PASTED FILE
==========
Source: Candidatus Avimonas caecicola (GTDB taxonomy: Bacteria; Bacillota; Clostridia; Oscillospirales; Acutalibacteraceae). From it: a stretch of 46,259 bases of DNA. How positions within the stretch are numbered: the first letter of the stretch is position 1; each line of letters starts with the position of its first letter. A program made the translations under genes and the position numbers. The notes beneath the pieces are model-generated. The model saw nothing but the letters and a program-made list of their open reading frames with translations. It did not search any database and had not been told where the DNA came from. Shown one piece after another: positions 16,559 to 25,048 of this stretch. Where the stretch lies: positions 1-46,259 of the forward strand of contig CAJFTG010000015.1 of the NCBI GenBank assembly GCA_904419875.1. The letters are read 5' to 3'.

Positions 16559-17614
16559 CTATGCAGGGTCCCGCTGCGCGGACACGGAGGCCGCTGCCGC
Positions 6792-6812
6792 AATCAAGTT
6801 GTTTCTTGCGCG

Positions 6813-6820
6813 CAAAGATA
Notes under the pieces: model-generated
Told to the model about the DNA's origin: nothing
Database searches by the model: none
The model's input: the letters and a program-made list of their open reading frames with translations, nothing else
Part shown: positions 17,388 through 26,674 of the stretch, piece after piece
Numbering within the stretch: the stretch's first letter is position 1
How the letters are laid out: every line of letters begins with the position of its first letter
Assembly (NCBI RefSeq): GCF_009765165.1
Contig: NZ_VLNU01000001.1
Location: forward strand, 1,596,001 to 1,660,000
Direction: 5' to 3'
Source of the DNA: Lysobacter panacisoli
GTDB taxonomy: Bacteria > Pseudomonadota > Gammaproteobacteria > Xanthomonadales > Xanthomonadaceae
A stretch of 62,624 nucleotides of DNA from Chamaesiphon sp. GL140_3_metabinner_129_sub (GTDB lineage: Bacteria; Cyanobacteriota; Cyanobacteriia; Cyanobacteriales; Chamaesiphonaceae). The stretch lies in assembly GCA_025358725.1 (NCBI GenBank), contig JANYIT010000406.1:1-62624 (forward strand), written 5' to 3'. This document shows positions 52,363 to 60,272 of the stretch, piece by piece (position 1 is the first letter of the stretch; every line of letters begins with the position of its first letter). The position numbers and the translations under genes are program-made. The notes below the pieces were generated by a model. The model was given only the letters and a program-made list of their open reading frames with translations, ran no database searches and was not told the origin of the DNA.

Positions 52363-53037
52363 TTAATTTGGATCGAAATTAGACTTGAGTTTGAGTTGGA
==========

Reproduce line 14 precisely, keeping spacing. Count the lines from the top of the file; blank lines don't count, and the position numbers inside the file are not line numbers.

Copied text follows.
Numbering within the stretch: the stretch's first letter is position 1